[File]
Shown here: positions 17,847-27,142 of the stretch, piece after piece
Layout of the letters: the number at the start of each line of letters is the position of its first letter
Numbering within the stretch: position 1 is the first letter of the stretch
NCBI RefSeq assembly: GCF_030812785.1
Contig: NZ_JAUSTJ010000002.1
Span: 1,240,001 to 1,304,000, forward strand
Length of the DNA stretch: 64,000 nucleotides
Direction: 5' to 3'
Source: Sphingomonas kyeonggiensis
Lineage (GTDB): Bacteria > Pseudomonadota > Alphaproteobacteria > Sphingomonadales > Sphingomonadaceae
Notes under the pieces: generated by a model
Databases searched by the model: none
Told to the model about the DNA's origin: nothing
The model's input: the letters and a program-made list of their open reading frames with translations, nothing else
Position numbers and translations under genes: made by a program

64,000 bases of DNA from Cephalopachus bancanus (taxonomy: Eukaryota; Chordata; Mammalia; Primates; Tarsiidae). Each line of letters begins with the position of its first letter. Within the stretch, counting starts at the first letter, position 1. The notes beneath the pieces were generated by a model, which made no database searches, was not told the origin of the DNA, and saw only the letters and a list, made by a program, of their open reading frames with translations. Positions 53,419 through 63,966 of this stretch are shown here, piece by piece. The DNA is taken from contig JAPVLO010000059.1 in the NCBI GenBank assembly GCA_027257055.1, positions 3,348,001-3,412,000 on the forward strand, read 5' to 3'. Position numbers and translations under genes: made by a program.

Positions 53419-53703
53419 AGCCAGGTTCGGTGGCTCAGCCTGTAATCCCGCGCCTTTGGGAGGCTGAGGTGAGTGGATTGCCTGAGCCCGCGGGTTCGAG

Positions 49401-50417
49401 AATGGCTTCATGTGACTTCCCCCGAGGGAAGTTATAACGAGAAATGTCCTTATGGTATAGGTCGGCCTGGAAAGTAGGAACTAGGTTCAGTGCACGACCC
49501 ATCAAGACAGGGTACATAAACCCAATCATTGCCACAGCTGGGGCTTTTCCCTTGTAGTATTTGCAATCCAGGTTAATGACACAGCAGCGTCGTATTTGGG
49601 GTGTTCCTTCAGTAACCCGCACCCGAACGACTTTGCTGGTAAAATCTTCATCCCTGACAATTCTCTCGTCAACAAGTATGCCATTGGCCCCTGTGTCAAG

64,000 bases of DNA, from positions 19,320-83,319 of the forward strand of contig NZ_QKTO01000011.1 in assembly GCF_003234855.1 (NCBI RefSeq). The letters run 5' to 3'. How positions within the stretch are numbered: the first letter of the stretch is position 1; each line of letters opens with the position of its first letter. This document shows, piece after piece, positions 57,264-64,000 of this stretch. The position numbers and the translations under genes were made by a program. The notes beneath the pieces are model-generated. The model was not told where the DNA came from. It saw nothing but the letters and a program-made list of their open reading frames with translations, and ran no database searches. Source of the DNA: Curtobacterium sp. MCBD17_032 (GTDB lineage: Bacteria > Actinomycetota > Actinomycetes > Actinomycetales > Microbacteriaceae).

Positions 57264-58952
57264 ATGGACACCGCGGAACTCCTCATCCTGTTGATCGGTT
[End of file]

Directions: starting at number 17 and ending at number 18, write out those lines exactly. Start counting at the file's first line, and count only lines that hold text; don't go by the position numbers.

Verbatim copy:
Positions 53419-53703
53419 AGCCAGGTTCGGTGGCTCAGCCTGTAATCCCGCGCCTTTGGGAGGCTGAGGTGAGTGGATTGCCTGAGCCCGCGGGTTCGAG